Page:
Notes from the road: Charlotte

A darkened stage, the band entering one by one, and that sense of anticipation —what will tonight’s show be like? What’s the first song? Before there was time to think about it too much, spotlights illuminated Bruce Springsteen and Roy Bittan, and there were the opening chords of “Iceman,” a fan favorite from Tracks, which to this date had been performed live only once by Bruce and never by the E Street Band. The stunning performance was reminiscent of “Meeting Across the River” and featured Roy on piano, Charlie Giordano on glockenspiel and Garry Tallent on bass, with the backing singers adding vocal parts for additional effect. It was dark, desolate, moody, and absolutely exquisite.

A strong run of opening songs followed, including the first performance of High Hopes’ “Just Like Fire Would” in the United States, and a rollicking “Cadillac Ranch,” complete with full band dance routine at the front of the stage. “Cadillac Ranch” also featured not one but two shout-outs to the locale, both in the “Junior Johnson running through the woods of Caroline” lyric and the customized “driving alone through the Carolina night.” It was all greeted loudly by the enthusiastic Charlotte crowd, on their feet even in the upper levels.

Bruce then began to gather signs from the crowd, walking back and forth on the stage and peering into the audience, waving when a particular sign caught his favor. The first group of signs chosen turned the E Street Band into the best Saturday night cover band you’ve ever seen: “Louie Louie,” “Mustang Sally,” and later, “Brown Eyed Girl,” Bruce channeling Van Morrison as he prowled the crowd down front around the main platform.

The next group of signs would be for Springsteen originals, both for popular favorites such as “No Surrender” (for a group of very excited teenage girls in the front row) and “Out in the Street” (with a trio of backing singers from the crowd, who had to be specifically coached by Nils Lofgren to sing into the microphone), and also for rarities such as “From Small Things (Big Things One Day Come)” dedicated to “the lady from Mahwah,” “My Love Will Not Let You Down,” and a commanding performance of “Racing in the Street.”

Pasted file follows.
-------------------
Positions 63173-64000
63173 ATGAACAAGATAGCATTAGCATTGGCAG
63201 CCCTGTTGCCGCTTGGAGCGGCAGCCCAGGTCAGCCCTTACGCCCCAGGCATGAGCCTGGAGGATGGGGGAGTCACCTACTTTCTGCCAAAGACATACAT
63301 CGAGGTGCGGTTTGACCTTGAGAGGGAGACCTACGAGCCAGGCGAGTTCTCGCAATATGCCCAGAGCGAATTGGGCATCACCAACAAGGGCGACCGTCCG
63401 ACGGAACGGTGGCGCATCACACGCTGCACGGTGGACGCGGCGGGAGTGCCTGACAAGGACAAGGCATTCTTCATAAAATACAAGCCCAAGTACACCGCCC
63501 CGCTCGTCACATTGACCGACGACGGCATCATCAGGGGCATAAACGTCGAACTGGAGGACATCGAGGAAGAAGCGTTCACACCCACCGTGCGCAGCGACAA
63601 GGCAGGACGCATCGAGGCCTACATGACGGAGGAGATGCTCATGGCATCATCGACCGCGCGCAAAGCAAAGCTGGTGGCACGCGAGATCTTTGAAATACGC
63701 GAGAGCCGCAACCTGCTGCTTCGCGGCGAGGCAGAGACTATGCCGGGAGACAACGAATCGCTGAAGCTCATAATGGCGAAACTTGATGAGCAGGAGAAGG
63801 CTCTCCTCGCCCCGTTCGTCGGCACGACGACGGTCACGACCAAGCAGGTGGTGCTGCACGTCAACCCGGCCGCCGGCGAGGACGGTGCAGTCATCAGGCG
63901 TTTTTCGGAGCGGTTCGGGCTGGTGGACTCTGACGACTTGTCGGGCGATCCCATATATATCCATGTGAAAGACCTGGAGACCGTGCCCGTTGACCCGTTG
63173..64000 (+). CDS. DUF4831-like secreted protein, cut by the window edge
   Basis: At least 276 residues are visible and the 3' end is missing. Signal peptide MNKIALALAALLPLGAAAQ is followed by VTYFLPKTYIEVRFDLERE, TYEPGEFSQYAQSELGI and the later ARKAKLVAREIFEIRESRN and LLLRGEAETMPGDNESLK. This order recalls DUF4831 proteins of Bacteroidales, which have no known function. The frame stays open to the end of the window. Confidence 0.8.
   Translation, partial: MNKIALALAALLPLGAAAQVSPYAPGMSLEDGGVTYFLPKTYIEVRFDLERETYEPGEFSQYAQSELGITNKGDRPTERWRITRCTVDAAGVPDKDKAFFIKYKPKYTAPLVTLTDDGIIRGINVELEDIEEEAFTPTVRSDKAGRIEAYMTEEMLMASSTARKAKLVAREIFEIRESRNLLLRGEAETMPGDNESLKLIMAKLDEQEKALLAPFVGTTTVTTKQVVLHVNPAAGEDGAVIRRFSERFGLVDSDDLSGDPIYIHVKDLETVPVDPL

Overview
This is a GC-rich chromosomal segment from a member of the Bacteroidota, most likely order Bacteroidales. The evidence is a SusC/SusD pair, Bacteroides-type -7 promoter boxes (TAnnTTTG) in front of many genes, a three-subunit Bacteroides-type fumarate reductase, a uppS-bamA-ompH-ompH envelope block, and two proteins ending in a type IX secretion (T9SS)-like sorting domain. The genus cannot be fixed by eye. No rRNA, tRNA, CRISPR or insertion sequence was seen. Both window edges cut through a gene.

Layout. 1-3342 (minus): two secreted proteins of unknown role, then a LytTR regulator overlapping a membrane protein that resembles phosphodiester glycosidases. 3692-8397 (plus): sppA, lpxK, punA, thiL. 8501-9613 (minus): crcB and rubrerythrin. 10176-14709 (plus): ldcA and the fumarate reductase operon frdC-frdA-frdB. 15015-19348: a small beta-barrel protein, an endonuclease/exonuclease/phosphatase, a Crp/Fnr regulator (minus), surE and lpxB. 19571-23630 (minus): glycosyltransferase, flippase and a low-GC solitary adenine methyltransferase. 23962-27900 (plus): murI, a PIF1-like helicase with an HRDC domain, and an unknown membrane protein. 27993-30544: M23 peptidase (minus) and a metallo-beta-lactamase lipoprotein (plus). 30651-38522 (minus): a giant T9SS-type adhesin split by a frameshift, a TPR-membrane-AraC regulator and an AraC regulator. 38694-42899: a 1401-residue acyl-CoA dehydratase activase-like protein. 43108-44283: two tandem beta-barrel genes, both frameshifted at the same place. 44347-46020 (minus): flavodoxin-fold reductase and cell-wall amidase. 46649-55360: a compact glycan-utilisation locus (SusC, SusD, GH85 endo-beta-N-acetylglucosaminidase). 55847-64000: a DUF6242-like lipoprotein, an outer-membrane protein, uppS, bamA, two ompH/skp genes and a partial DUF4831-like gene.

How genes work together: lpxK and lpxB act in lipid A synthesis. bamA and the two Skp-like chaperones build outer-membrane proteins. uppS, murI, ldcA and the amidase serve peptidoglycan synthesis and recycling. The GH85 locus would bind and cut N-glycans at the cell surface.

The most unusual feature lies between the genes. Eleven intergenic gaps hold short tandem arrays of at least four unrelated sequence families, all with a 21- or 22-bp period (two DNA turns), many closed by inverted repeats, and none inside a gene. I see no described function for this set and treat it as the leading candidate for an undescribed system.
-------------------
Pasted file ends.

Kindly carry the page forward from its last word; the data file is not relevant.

Bruce started the encore with a sign for “Darkness on the Edge of Town” from a group of Spanish fans, also noting that fans from many countries were in the audience — Sweden, Germany — before the crowd answered back with a “USA! USA!” chant. Bruce playfully acknowledged, “We’ve got a lot of fans from there, too!”

“Darkness” was followed by a heartfelt reading of “The Wall,” with Bruce giving a long introduction about his first exposure to a “rock star,” recalling Freehold musician and inspiration Walter Chicon, who was killed in action in Vietnam. “This is a short prayer for my country,” Bruce said, and then dedicated the song to the veterans in the audience, whether from Vietnam, Afghanistan or Iraq. A fierce, intense rendition of “Born in the U.S.A.” followed, Bruce gripping the microphone stand with both hands as he snarled the first verse. As the song built to its conclusion, Bruce turned to his right, encouraging Tom Morello’s incredible guitar solo, followed by Max Weinberg’s thundering drum break.

A playful rendition of “Shout” at the end of the night featured Bruce telling the crowd not once, but twice, that he was “just a prisoner of the everlasting power of rock and roll!” and also, after introducing the band, urging everyone in the house: “I want you to go tell your friends… wake up your neighbors… go up to strangers on the street… and tell them that you just saw the heart stopping… death-defying… E Street Band!”

- Caryn Rose, b=Backstreets.com


American Beauty celebrates Record Store Day

American Beauty is a collection of songs I cut at home. Upon revisiting them for High Hopes I recognized their potential and Ron Aniello and I worked on them until we’d turned them into the music before you. In the song “American Beauty,” I get to sing in a part of my range I don’t often visit and that along with its ‘guitar wall of sound’ gives it a little ‘exile on E Street’ power. “Mary Mary” is a lovely mystery, a small piece of heartbreak poetry that sneaks up on you with its slippery grove, punctuated string section and spectral lyrics. It came closest to making the High Hopes cut. “Hurry Up Sundown” is a fun piece of modern power pop, while “Hey Blue Eyes” rounds out the EP with one of my darkest political songs. Written during the Bush years, it’s a metaphor for the house of horrors our government’s actions created in the years following the invasion of Iraq. At its center is the repressed sexuality and abuse of power that characterized Abu Ghraib prison. I feel this is a shadow we as a country have yet to emerge from.